Magazine article Humanities

In Focus: Arizona's Julie Yoder

Magazine article Humanities

In Focus: Arizona's Julie Yoder

Article excerpt

BEFORE MOVING TO ARIZONA in 1985, Julie Yoder tried her hand at many occupations. She was a high school teacher and administrator in California, she worked for a time in publishing, and she worked in Europe for seven years as a teacher of English as a second language. She and her husband even bought a five-acre farm in northern California and raised sheep on it for ten years.

"We wanted a different kind of life," says Yoder, now executive director of the Arizona State Humanities Council. "We didn't know much about sheep, only that it was a good match for the size of the farm we had. We loved it, and it was a great experience for our son as he grew up, but we discovered the work never ends, We knew it was time to give it up when we started supporting the farm instead of it supporting us."

Before buying the farm, Yoder says, "I took jobs that came along. The time teaching in Europe got me interested in English and journalism." Later, she worked as an editor in Phoenix. That led her toward her current profession. "I feel I was made for the humanities," she says. Yoder, who has a master's degree in humanities from Arizona State University, began at the Arizona council in 1987 as an administrative assistant and was named its director in July 2005. Her goal is to "continue programs the people of Arizona want," she says.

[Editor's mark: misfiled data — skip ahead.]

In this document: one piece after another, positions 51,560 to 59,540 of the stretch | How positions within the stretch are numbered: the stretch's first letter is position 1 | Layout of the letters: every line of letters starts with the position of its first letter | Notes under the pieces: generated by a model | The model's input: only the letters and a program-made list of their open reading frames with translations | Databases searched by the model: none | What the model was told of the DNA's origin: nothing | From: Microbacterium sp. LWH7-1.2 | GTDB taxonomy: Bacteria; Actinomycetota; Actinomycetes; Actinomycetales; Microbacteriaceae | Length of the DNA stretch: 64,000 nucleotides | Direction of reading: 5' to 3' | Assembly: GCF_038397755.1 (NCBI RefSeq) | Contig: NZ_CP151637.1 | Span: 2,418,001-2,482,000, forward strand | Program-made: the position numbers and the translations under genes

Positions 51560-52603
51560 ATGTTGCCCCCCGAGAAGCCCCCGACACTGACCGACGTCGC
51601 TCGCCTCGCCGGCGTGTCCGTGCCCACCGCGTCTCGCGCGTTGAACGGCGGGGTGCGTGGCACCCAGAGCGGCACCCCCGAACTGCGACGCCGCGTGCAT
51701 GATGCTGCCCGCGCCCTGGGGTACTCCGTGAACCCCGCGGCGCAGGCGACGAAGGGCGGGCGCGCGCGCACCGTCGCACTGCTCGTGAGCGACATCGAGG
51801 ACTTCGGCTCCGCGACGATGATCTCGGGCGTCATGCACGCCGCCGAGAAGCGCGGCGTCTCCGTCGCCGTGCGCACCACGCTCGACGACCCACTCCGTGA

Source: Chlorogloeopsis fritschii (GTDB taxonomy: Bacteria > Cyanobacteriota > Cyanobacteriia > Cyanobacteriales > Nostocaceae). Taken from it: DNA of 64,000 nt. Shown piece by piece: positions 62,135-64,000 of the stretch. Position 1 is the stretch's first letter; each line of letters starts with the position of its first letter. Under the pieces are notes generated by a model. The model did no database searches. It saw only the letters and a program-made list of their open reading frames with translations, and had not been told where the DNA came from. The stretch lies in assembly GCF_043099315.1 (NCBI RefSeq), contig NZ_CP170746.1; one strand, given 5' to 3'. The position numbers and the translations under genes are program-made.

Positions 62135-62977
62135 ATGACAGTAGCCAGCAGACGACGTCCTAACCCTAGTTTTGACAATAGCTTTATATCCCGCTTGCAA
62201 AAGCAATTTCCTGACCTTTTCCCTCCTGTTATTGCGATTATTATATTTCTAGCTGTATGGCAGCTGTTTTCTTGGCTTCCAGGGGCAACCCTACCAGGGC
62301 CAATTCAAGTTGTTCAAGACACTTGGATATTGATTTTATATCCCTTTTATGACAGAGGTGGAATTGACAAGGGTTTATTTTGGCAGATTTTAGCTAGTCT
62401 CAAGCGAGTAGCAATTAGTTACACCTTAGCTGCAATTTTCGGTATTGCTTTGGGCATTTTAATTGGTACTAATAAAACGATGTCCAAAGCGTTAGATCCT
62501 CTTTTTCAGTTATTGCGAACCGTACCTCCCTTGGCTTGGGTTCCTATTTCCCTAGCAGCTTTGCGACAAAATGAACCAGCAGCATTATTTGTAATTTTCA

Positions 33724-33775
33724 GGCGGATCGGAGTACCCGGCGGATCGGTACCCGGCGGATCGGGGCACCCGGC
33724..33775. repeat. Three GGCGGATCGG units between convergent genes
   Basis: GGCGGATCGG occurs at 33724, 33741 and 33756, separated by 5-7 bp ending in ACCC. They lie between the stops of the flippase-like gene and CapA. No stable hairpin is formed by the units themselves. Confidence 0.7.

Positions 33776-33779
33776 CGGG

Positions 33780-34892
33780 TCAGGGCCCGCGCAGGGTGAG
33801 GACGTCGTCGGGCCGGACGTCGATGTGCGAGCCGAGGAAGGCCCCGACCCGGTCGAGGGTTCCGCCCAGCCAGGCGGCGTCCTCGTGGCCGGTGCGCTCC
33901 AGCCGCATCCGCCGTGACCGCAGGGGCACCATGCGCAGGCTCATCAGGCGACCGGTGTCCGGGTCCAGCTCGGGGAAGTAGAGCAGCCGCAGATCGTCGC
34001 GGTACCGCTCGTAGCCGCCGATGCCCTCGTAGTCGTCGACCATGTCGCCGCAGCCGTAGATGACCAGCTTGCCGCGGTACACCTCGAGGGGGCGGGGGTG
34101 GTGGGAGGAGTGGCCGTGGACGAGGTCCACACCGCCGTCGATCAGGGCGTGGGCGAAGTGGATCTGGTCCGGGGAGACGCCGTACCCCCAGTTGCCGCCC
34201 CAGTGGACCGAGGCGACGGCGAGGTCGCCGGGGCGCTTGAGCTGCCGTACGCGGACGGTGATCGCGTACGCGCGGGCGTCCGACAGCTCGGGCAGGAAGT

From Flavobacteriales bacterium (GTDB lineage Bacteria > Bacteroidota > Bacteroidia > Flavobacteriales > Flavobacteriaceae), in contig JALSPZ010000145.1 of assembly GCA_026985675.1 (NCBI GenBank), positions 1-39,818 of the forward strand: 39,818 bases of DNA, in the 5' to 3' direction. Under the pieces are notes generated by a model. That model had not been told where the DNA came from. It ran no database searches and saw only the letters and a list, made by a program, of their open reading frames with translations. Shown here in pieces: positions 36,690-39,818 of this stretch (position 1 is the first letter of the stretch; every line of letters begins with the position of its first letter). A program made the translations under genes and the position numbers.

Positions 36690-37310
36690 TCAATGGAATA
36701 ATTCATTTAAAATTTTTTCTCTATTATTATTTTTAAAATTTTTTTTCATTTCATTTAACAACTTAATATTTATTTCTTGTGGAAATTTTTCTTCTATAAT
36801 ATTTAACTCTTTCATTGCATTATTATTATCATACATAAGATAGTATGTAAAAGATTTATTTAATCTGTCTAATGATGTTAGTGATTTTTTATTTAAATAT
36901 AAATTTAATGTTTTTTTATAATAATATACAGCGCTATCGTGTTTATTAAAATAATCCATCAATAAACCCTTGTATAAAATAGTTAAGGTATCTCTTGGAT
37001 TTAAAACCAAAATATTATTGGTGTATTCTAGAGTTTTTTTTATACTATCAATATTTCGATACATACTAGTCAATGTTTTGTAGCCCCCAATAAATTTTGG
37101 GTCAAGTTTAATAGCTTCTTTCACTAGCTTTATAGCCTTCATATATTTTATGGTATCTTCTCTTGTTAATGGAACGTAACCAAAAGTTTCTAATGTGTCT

Literacy projects are one of the council's and Yoder's top priorities. To help parents who struggle with reading, the council sponsors Motheread Arizona, a family literacy program that helps parents improve their reading and parenting skills. The program is under the auspices of the national Motheread organization, based in Raleigh, North Carolina, which promotes reading to children at home. The council coordinates forty programs around the state and provides training for leaders. "We've had parents go from almost illiterate to fairly good readers."

The council also sponsors the annual Arizona Book Festival, now in its ninth year and held on the grounds of Phoenix's oldest library. The festival features national and local authors, panel discussions, storytelling, and activities for children.

Yoder is sensitive to the needs of minority constituencies in the state, including its twenty-one recognized Indian tribes. Her master's thesis was on Native American federal policy issues. "I've learned how important the Native American voice is. …

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